Gulf oil spill: the 51 minutes that led to disaster

Fifty-one minutes before the explosion and fire aboard Deepwater Horizon, workers on the rig sensed something was wrong. Within an hour, oil was gushing from the mangled wellhead. Here’s what we know so far.

A fire aboard the mobile offshore drilling unit Deepwater Horizon in the Gulf of Mexico 52 miles southeast of Venice, La. The rig exploded at about 10 p.m. on April 20. Despite firefighting efforts, the rig sank on April 22. The resulting oil spill could be the worst in US history.

Fifty-one minutes before it exploded, the oil well beneath the Deepwater Horizon drilling rig began showing signs of impending doom.

The date was April 20, the time early evening. Rig workers were pumping fluid into the well, getting ready to cap it and move on to another job. But more fluid was coming out than was going in. What was going on?

Forty-one minutes before the explosion they shut down the pump for a “sheen test” – an EPA-mandated step intended to spot free oil floating to the surface. With no pump running, the well flow should have stopped. It didn’t. Fluid kept coming up – and sensors showed that pressure in the drill pipe unexpectedly was increasing.

IN PICTURES: Louisiana oil spill

Eighteen minutes before the explosion the situation began to escalate. Pressures began to reach abnormal levels. Mud was coming to the surface. The pump – which had been restarted – was abruptly shut down.

We don’t really know what happened in the next fateful minutes. There’s evidence the crew tried some sort of “mechanical intervention,” according to a congressional memo. But the flow of fluid and the increase in pressure continued to spike.

Oil gushed from the mangled wellhead

At about 10 p.m, the well exploded. One hundred and twenty six people were on board the Deepwater Horizon rig at the time. Eleven were killed and 15 injured. Oil began gushing from the mangled wellhead at a tremendous rate, and a slower, ecological disaster began to occur – an oil spill that may yet have a profound effect on the energy future of the US.

Investigations into the Deepwater Horizon’s last hours undoubtedly will stretch on for months, if not years. At the moment, everyone is blaming someone else. BP, for instance, which owns the lease on the well, is pointing at the Deepwater Horizon rig’s owner, Transocean, and the contractor hired to cement the well, Halliburton, as main culprits.

But documents pulled together by the House Energy and Commerce Committee Subcommittee on Oversight provide some idea of Deepwater’s final days. Combined with other sources, they provide our best look so far at what happened – if not why.

One clue may be an alleged decision by BP to replace heavy drilling fluid in the well with lighter seawater, in an effort to cut costs and move as fast as possible to production.

The seawater was supposed to hold down the petroleum surging up from beneath the sea while workers capped the well with cement to seal it. It didn’t work.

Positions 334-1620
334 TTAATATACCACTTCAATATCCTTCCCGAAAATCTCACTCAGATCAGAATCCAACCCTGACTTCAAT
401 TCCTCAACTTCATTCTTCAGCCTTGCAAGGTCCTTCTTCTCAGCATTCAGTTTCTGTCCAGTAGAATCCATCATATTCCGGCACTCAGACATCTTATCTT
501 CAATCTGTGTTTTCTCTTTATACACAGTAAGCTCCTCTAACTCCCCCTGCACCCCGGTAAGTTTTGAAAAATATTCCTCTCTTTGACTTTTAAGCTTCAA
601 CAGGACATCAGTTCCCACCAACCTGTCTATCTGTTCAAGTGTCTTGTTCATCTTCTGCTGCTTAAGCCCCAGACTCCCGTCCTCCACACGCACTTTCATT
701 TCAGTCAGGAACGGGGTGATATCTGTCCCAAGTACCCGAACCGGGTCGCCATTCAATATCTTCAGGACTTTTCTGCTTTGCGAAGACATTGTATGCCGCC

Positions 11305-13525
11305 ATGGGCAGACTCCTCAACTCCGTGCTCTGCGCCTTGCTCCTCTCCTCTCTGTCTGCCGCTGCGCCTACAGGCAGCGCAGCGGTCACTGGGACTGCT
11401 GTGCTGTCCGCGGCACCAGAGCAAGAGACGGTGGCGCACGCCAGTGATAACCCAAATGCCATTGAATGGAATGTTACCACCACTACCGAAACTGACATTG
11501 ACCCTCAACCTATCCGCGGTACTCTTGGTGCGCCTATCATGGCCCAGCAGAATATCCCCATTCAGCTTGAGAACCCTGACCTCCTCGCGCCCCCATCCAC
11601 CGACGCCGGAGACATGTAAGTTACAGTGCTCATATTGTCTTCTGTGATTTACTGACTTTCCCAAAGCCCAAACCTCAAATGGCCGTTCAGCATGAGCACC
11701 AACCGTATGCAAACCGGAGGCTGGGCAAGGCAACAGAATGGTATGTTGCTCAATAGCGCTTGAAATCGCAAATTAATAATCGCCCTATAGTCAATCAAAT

'BP was taking shortcuts'

“I overheard upper management talking, saying that BP was taking shortcuts by displacing the well with saltwater instead of mud without sealing the well with cement plugs, this is why it blew out,” said Truitt Crawford, a worker for Transocean, in a statement obtained by the Associated Press.

BP’s own preliminary inquiries uncovered the flow irregularities cited above. And in the day prior to the explosion there were other warning signs that workers should have heeded, according to the memo drawn up by the House Energy subcommittee.

As early as 5:05 p.m., sensors showed a loss of pressure in a riser pipe on the well, for instance. This suggests there was a leak somewhere in the system.

At about 8 p.m., a test to determine the pressure the well was producing gained some 15 barrels of liquid – three times the expected amount.

A cementer witness said that at that point the “well continued to flow and spurt,” according to the congressional memo.

Pressure readings on various lines connected to the well continued to show abnormal results, with some reading off the charts and others registering zero.

Still, rig workers pronounced themselves satisfied, and moved to the step of pumping seawater into the well in preparation for cementing, as previously described. That is when more fluid began coming out than going in, and the countdown to disaster truly began.

Were proper procedures followed?

“Key questions exist about whether proper procedures were followed for critical activities throughout the day,” judged the subcommittee memo.

These include possible defects in cementing the well. The float collar used in the cementing process did not work at first. It took nine attempts with higher-than-usual pressures to get it to function properly.

Testing might not have been done properly. And the well’s blowout preventer – the final line of defense in preventing an oil spill disaster – completely failed. BP’s own investigation has found possible problems in regard to the blowout preventer’s maintenance history, modification, inspection, and testing.

IN PICTURES: Louisiana oil spill


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